a fifth step of, if the second step estimated mass is constant for a fifth step amount of time, determining whether the second step estimated mass is in a range between a minimum mass and a maximum mass;
a sixth step of, if the third step estimated mass is constant for a sixth step amount of time, determining whether the third step estimated mass is in the range between the minimum mass and the maximum mass;
a seventh step of, if the fourth step estimated mass is constant for a seventh step amount of time, determining whether the fourth step estimated mass is in the range between the minimum mass and the maximum mass;
an eighth step of, if each of the second, third, and fourth step estimated masses is in the range between the minimum and maximum masses, applying the second, third, and fourth step estimated masses to a recursive least square method, thereby estimating the mass of the vehicle; and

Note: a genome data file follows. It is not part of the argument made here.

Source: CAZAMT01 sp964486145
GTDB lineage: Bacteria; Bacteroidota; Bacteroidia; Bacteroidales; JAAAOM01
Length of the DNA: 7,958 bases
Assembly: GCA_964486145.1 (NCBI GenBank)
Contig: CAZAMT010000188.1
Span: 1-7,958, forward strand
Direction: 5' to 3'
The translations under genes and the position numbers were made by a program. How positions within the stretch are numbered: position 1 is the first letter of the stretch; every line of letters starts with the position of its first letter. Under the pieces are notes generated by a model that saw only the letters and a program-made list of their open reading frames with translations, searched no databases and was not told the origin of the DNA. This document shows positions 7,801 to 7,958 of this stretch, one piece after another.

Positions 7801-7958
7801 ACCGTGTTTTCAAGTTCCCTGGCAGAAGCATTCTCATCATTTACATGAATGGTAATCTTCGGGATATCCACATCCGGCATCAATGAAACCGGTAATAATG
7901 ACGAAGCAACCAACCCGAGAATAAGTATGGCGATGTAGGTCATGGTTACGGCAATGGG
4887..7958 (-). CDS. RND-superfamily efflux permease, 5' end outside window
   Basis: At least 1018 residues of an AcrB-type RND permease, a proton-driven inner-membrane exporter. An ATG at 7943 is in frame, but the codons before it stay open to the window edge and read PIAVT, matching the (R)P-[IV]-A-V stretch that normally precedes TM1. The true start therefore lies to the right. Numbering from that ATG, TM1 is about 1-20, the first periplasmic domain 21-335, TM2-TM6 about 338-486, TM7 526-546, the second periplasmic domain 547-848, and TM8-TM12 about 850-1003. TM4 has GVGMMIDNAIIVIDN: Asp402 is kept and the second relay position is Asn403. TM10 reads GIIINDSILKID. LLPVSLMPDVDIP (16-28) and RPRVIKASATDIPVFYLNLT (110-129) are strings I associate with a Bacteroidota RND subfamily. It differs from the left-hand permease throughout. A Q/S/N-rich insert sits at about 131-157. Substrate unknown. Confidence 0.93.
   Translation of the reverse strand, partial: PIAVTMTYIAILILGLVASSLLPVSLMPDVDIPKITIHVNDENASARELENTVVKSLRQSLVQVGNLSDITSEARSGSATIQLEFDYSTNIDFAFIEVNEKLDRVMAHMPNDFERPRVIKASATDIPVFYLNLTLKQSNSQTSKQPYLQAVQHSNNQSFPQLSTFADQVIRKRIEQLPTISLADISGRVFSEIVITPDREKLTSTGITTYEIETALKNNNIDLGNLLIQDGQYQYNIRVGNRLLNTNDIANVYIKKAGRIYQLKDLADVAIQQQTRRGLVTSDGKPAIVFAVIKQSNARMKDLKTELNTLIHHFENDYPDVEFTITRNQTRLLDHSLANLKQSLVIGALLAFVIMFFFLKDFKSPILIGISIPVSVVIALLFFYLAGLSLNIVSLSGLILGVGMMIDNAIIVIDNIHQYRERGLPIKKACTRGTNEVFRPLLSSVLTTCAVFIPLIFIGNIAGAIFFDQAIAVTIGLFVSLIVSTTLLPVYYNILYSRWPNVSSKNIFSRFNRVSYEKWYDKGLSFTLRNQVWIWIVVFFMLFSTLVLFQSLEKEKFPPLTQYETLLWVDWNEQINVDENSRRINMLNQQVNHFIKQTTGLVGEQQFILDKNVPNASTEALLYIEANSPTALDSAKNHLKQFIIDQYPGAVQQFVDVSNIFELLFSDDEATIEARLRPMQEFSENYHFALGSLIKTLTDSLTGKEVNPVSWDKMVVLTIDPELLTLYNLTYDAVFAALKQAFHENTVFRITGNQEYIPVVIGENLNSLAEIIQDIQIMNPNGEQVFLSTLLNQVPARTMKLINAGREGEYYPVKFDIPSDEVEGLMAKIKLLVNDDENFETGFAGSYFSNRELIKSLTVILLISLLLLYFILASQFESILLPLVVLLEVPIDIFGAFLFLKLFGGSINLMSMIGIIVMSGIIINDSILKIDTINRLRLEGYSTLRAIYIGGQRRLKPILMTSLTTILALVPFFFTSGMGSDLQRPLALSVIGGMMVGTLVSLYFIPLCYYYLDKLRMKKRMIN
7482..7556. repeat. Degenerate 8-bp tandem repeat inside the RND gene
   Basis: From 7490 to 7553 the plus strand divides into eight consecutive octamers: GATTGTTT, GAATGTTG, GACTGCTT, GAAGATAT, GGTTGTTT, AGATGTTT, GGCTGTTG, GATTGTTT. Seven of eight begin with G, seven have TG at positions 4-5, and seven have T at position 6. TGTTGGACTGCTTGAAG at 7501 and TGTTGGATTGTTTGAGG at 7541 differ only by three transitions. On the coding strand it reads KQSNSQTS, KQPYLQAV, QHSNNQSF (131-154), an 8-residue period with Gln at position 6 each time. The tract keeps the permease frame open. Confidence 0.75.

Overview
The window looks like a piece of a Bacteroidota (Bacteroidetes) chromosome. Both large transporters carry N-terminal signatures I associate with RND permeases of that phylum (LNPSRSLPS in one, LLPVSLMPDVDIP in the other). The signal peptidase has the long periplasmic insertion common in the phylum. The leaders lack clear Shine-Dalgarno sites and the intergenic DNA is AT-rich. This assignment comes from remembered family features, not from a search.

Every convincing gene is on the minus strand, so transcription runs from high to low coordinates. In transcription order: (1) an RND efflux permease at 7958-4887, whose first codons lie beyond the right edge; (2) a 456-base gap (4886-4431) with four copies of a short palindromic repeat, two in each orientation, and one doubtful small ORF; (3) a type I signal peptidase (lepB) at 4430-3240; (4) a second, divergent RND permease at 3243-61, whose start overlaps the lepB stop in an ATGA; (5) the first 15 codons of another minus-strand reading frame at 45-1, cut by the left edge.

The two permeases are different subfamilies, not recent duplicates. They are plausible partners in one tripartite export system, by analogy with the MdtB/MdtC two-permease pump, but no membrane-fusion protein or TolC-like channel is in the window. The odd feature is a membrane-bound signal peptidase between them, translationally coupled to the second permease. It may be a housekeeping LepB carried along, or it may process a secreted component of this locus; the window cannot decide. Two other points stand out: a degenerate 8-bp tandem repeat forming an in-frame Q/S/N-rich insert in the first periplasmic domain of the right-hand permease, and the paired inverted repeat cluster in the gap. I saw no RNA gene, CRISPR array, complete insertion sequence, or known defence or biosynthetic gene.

a ninth step of inputting the mass of the vehicle to a control unit.
2. The method as defined in claim 1, further comprising returning to the first step if the measured yaw rate is larger than the reference yaw rate, if the measured speed is smaller than the reference speed, if the measured steering angle is smaller than the reference steering angle, of if the measured vertical acceleration is smaller than the reference vertical acceleration.
3. The method as defined in claim 1, further comprising returning to the first step if the second step mass is not constant for the fifth step amount of time, if the third step estimated mass is not constant for the sixth step amount of time, or if the fourth step estimated mass is not constant for the seventh step amount of time.
4. The method as defined in claim 1, wherein the control unit comprises an electronic stability control unit, which performs safety control based on the mass of the vehicle.
5. The method as defined in claim 1, wherein the control unit determines whether a vehicle rollover risk exists based on the mass of the vehicle, and performs safety control based on whether the vehicle rollover risk exists.
Description
CROSS-REFERENCE TO RELATED APPLICATIONS

The present application is based on, and claims priority from, Korean Application Serial Number 10-2006-0118911, filed on Nov. 29, 2006, the disclosure of which is hereby incorporated by reference herein in its entirety.

FIELD OF THE INVENTION